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    Testing of Candidate Glove Materials Against Metal Cutting Fluids

    Published: 01 January 1986

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    This materials study demonstrates a testing program based on the requirements of protective glove material against metal cutting fluids in workshops and steel industries.

    Permeation testing using various cutting fluids, puncture testing using a standardized penetrometer needle, and tensile strength testing indicated that nitrile rubber is the most protective material. By X-ray fluorescence analysis it was demonstrated that chromium and nickel, which act as allergens, can permeate glove materials when the metals are present in cutting fluids. The results of the permeation test showed a breakthrough time of less than 2 to 3 h for natural rubber and neoprene. Nitrile without additives showed a breakthrough time of >5 h and resistance to puncturing by a force of more than 25 N. The tensile strength test showed a strength of approximately 6 N/mm2 for nitrile and 12 N/mm2 for neoprene, measured at the breakthrough limit.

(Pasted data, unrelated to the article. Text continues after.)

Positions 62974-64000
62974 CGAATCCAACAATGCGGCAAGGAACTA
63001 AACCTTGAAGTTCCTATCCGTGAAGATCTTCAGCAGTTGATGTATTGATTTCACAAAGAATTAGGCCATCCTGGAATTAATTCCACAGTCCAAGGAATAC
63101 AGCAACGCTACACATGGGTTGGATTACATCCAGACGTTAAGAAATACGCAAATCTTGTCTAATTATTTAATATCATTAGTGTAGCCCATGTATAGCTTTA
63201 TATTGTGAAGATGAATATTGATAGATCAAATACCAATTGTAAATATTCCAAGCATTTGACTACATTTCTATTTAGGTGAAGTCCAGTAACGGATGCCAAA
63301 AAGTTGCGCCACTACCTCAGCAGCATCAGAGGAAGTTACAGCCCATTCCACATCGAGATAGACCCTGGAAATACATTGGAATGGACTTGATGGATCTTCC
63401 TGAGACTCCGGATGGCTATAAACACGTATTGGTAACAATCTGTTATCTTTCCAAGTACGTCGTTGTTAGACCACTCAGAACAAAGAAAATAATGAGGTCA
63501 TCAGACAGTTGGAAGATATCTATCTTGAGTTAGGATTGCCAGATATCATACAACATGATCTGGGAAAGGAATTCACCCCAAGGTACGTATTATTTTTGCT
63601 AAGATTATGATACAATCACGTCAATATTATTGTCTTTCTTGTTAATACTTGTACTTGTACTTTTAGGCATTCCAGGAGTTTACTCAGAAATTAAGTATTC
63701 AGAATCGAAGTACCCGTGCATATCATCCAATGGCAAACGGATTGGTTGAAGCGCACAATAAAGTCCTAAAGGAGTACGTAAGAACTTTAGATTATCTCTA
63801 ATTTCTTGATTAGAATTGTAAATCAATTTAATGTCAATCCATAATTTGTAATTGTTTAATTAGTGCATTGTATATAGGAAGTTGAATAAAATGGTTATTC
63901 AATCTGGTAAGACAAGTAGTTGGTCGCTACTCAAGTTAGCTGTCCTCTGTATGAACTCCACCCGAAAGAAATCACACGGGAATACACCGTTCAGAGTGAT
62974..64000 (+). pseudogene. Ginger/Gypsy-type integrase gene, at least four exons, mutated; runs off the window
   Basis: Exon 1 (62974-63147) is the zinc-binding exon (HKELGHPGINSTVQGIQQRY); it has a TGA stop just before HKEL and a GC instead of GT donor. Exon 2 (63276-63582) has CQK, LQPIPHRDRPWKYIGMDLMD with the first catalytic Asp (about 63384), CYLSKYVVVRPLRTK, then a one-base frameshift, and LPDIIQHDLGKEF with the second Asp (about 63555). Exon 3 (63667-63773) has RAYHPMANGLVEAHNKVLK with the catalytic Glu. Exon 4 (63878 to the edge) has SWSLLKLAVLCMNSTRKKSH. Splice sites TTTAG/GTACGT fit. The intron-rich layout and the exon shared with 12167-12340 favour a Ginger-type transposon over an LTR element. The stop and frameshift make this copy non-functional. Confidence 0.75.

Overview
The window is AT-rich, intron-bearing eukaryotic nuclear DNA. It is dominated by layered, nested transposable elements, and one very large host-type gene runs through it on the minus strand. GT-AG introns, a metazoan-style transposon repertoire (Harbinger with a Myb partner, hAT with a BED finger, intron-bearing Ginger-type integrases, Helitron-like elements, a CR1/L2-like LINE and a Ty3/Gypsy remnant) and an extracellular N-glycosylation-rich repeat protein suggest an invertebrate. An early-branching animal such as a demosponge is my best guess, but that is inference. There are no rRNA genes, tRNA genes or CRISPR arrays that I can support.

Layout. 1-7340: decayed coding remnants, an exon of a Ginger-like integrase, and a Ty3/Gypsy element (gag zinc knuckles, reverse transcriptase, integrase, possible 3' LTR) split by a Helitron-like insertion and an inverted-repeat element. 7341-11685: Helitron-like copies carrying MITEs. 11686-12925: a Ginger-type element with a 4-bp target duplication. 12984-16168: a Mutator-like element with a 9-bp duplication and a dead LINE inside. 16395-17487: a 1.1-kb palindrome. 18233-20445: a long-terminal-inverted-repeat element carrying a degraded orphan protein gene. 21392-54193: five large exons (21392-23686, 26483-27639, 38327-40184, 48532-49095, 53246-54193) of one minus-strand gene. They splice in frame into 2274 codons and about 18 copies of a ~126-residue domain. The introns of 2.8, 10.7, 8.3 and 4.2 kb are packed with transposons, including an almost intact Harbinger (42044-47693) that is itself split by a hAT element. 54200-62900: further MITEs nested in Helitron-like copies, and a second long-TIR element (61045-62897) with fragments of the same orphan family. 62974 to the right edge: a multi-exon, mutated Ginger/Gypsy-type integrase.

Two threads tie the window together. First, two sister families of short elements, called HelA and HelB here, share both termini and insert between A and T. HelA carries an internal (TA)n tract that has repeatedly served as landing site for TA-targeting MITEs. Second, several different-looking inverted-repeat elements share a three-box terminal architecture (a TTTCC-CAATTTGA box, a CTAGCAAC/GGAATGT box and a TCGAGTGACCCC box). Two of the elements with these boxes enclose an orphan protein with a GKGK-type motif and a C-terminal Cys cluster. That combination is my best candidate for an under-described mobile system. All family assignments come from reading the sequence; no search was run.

The primary requirements were resistance to cutting fluids and to puncture from work pieces. The secondary requirements were that the glove material should be able to break apart when drawn into moving machine parts and that the glove should be thin and elastic from the functional point of view (grip comfort and tactility).

    The authors conclude that nitrile rubber latex best performs the requirements.


    permeation testing, puncture testing, tensile strength testing, polymer glove materials, metal cutting fluids, chemical protective clothing

    Author Information:

    Forsberg, K
    Researcherpolymer engineer, The Royal Institute of Technology, Stockholm,

    Olsson, KG
    Researcherpolymer engineer, The Royal Institute of Technology, Stockholm,

    Carlmark, B
    Physicist, Scandlab, Sollentuna,

    Committee/Subcommittee: F23.96

    DOI: 10.1520/STP17302S